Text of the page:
As new variants emerge and surges of disease continue to ebb and flow, the COVID-19 pandemic has highlighted the importance of clean air. Invisible, airborne particles can impact the lives of billions in highly significant and consequential ways, spreading infection despite multiple rounds of vaccination. As the pandemic persists, personal protective equipment (PPE) like face masks remain crucial for protection against the virus by reducing exposure to this particulate matter. However, loose-fitting masks often prove ineffective at preventing infection while well-fitting masks place stress on the wearer’s respiratory system by requiring additional work to push air through the masks’ filtration system.
A team of researchers at the University of Maryland’s Center for Sustainability in the Built Environment (CITY) led by Jelena Srebric, Margaret G. and Frederick J. Kohloss Chair of Mechanical Engineering, have developed an alternative to traditional PPE: a wearable micro-air cleaner complete with a micro-fan and sensors to allow for safety, comfort, and fit during prolonged use.
The device is constructed as a battery-operated, packaged unit, with integrated goggles fitted with an airflow system that contains both coarse and high-efficiency particulate air (HEPA) filters to catch airborne particles and directly supply clean air to the wearer. The device also features a sensor that measures the pressure, CO2 level, humidity, and temperature around it to provide a secure but comfortable fit, with pressure increased inside the breathing zone. When the pressure inside the device becomes too high, the HEPA filters are replaced to provide adequate local air supply.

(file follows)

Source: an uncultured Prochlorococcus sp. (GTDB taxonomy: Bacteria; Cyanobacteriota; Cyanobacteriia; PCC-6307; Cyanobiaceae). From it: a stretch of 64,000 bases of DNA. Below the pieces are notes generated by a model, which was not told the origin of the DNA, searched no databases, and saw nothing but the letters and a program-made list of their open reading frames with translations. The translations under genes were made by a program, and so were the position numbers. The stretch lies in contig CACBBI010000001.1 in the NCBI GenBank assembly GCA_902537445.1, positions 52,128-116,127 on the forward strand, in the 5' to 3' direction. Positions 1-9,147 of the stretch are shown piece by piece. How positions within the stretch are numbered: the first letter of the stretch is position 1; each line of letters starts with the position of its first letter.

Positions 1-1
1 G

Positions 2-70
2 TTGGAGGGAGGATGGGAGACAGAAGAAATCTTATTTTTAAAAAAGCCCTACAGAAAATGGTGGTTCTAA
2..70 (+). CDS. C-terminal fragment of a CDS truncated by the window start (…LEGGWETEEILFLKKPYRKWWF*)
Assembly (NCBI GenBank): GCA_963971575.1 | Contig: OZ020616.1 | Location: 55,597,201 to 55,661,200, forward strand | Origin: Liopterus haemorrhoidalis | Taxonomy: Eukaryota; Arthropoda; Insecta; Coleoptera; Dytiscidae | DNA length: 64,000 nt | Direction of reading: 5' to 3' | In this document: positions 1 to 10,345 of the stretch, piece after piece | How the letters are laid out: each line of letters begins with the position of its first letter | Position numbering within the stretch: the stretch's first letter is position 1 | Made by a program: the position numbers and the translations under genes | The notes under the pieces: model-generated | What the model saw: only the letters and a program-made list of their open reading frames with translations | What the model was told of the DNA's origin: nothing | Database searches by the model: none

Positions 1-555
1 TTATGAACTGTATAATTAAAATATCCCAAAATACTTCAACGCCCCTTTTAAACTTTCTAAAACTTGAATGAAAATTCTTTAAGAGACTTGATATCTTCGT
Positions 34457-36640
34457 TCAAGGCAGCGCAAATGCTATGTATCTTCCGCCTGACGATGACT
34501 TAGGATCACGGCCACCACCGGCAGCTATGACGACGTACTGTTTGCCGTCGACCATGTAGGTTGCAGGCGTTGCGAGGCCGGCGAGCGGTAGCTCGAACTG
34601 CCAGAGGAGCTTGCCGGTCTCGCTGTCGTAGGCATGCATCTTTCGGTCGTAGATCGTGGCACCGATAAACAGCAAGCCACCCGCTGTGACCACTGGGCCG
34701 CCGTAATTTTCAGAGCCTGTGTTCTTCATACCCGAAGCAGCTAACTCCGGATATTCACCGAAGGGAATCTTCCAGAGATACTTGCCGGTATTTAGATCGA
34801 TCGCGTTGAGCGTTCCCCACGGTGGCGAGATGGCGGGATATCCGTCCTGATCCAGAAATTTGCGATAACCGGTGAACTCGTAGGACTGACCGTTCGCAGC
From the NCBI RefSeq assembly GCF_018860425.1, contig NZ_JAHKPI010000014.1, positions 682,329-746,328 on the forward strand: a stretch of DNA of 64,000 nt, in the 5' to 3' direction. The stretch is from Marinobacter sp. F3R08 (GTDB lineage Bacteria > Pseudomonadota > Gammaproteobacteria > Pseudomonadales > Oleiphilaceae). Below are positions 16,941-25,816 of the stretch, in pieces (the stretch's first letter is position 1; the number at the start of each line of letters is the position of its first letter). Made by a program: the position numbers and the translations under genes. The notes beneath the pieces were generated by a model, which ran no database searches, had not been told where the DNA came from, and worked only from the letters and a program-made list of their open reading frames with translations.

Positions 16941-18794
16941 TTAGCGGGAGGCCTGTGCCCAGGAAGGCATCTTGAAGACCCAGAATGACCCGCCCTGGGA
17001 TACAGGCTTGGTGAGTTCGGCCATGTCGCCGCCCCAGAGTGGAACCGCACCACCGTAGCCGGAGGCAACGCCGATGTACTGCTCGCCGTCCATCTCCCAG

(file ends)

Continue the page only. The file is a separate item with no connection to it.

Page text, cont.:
The researchers’ invention has a number of benefits over other types of PPE like N95 respirators and surgical masks. The sensors housed within the device guarantee a comfortable fit that is still adequate to protect the wearer from bioaerosols and airborne pollutants, while the dedicated air supply mitigates thermal discomfort and breathing difficulty by relieving stress on the respiratory system. Additionally, all parts of the device—including filters—can be sterilized with ultraviolet (UV) light after each day of use, so it can be used continuously for longer durations than traditional PPE.
Srebric and her colleagues at CITY—Shengwei Zhu, Nicholas Mattise, Sebastian Romo, Lingzhe Wang, Avery Layne, and Nicholas Rabchevsky—were funded by the Centers for Disease Control and Prevention (CDC). They were motivated to create the device as a response to the urgent need for improved PPE, and hope that their wearable micro-air cleaner will be supplied to healthcare and laboratory workers, as well as workers in high-density and congregate workplace settings like correctional facilities and manufacturing and processing centers.
The researchers’ invention, “Wearable Micro Air Cleaner for Respiratory Health” was recognized as a finalist for a UMD Invention of the Year award in the Physical Sciences category. An awards ceremony was held on May 3, 2022, at Innovate Maryland, a campus-wide celebration of innovation and partnerships at UMD.